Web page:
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Happy Birthday, Mr. Graduate
(Continued from 1)

I soon went to an open house and learned more about Columbia. It turned out I could start taking classes there even though I hadn’t completed all my general courses yet. Even better, because I had a family, I was eligible for Federal Pell Grants and financial aid from the State of Illinois, which meant not only could I attend this great college, I could pretty much attend for free. So I signed up and excitedly awaited the start of the next semester.

A month later I was the oldest, baldest, most enthusiastic student in the classroom. I was learning about marketing from real professionals who actually worked in Chicago’s prestigious advertising community. I felt like I convinced that nagging voice in my head that I could do this and that I wouldn’t be stuck in miserable, low paying jobs for the rest of my life. For once, the types of jobs I used to fantasize about seemed like they could soon become my reality.

Attending Columbia was exciting and totally fulfilling, I looked forward to school every week, even though I was usually exhausted from working my second job driving a cab at night and often struggled to stay awake in class. I learned a great deal about marketing, visited a local television studio and a major advertising agency, participated in several city events and most importantly, developed contacts with many seasoned advertising professionals who were very encouraging. Much to my surprise, a few offered to help me find a job after graduation.

I finally graduated at the age of 34 with honors and a 3.9 grade point average. It was a challenging six-year journey, but one that would change my life forever. My wife, my children and my father stood proudly and applauded when my name was called. My cap covering my bald spot, I joyfully walked across that stage in my silver gown to receive my degree. That day was a milestone in my life that I will never forget, I had never worked so hard or so long for anything in my life, and for once I actualy felt like I accomplished something.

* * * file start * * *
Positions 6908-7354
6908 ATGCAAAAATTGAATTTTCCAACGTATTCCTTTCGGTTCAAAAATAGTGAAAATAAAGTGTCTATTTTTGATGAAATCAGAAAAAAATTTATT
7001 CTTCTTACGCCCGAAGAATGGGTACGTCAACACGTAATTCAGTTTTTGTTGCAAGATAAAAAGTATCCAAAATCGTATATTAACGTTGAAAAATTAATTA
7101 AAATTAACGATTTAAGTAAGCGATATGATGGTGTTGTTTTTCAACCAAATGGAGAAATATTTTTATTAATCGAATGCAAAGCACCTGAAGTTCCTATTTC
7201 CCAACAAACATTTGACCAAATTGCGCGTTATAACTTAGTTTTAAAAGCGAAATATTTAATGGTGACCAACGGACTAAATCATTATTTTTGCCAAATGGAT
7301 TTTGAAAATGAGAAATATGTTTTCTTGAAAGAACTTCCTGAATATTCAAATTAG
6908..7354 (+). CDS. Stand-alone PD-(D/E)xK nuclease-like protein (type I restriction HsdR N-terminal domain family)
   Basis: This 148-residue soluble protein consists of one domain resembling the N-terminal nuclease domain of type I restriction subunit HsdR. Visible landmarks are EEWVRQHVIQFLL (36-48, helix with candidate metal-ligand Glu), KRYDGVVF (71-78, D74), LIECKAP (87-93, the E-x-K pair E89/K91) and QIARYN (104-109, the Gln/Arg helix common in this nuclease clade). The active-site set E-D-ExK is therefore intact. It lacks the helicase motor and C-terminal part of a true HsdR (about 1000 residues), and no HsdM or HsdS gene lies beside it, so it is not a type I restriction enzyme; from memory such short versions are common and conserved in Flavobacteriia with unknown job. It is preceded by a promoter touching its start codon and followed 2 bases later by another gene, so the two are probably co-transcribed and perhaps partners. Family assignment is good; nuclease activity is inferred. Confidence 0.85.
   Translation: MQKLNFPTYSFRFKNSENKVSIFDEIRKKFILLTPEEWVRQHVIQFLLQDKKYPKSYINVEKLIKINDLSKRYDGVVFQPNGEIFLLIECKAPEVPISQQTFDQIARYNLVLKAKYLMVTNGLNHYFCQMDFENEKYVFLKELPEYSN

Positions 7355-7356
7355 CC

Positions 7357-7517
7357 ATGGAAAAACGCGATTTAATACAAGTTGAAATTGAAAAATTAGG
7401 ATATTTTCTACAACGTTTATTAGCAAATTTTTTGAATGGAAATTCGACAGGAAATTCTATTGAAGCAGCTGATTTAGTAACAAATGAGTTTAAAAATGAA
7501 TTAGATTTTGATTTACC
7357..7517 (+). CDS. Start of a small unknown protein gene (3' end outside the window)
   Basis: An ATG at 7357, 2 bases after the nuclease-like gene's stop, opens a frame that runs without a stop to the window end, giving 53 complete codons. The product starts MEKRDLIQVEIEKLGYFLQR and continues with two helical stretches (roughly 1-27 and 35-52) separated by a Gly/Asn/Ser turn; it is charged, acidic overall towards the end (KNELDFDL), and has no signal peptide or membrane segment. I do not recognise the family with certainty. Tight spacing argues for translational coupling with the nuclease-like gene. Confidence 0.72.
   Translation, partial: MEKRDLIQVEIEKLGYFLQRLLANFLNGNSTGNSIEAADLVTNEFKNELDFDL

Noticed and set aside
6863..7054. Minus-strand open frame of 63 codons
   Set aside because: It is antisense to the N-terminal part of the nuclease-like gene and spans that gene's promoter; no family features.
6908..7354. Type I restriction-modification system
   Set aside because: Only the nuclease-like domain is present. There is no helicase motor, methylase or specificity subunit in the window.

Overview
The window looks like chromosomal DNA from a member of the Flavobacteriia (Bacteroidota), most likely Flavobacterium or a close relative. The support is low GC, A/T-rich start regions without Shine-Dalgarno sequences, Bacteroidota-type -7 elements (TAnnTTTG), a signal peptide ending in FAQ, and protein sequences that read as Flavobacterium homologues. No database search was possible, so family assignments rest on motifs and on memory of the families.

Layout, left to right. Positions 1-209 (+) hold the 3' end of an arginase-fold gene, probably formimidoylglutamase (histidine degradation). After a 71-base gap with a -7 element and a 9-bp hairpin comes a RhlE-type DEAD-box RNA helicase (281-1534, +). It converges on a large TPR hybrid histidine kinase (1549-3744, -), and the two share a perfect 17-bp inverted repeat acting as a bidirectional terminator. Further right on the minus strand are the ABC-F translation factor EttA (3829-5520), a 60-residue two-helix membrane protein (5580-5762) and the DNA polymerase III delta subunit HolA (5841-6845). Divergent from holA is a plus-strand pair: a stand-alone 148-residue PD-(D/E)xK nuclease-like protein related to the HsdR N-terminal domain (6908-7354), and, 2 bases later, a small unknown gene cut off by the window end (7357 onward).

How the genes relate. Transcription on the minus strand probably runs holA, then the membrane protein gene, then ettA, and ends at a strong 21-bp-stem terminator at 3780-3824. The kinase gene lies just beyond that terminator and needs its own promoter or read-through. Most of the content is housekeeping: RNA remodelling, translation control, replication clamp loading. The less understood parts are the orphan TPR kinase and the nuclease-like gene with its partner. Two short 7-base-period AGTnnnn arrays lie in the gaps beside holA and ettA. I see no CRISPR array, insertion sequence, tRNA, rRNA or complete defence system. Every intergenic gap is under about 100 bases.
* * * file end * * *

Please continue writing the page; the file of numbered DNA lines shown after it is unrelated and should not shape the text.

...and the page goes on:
Less than three months after I graduated, the head of Columbia’s public relations department helped me get my first job at a downtown Chicago advertising/pr agency on Michigan Avenue across the street from the Chicago Tribune. The first couple days were surreal, the excitement, the fast pace, the sounds and smells of the big city, it was all so exhilarating to me. There I was, writing articles and press releases for a living, meeting with reporters, having lunch with clients in renowned Chicago restaurants.

One night, while walking across the Michigan Avenue Bridge, I stopped and stared out at the evening sky as it hung over Lake Michigan and the Chicago skyline. It was the first time I stopped to reflect on how far I had come over the previous six years. I could have still been stacking air filters and spark plugs, but there I was, Mr. College Graduate, on my way home from a busy day at the ad agency.

Dave Oliver is a freelance writer from Aurora, Illinois specializing in business and marketing, family issues, and education. He has previously written for the Columbia Chronicle and has completed an anthology of short fiction. Dave is a graduate of Columbia College Chicago and is married with four children.

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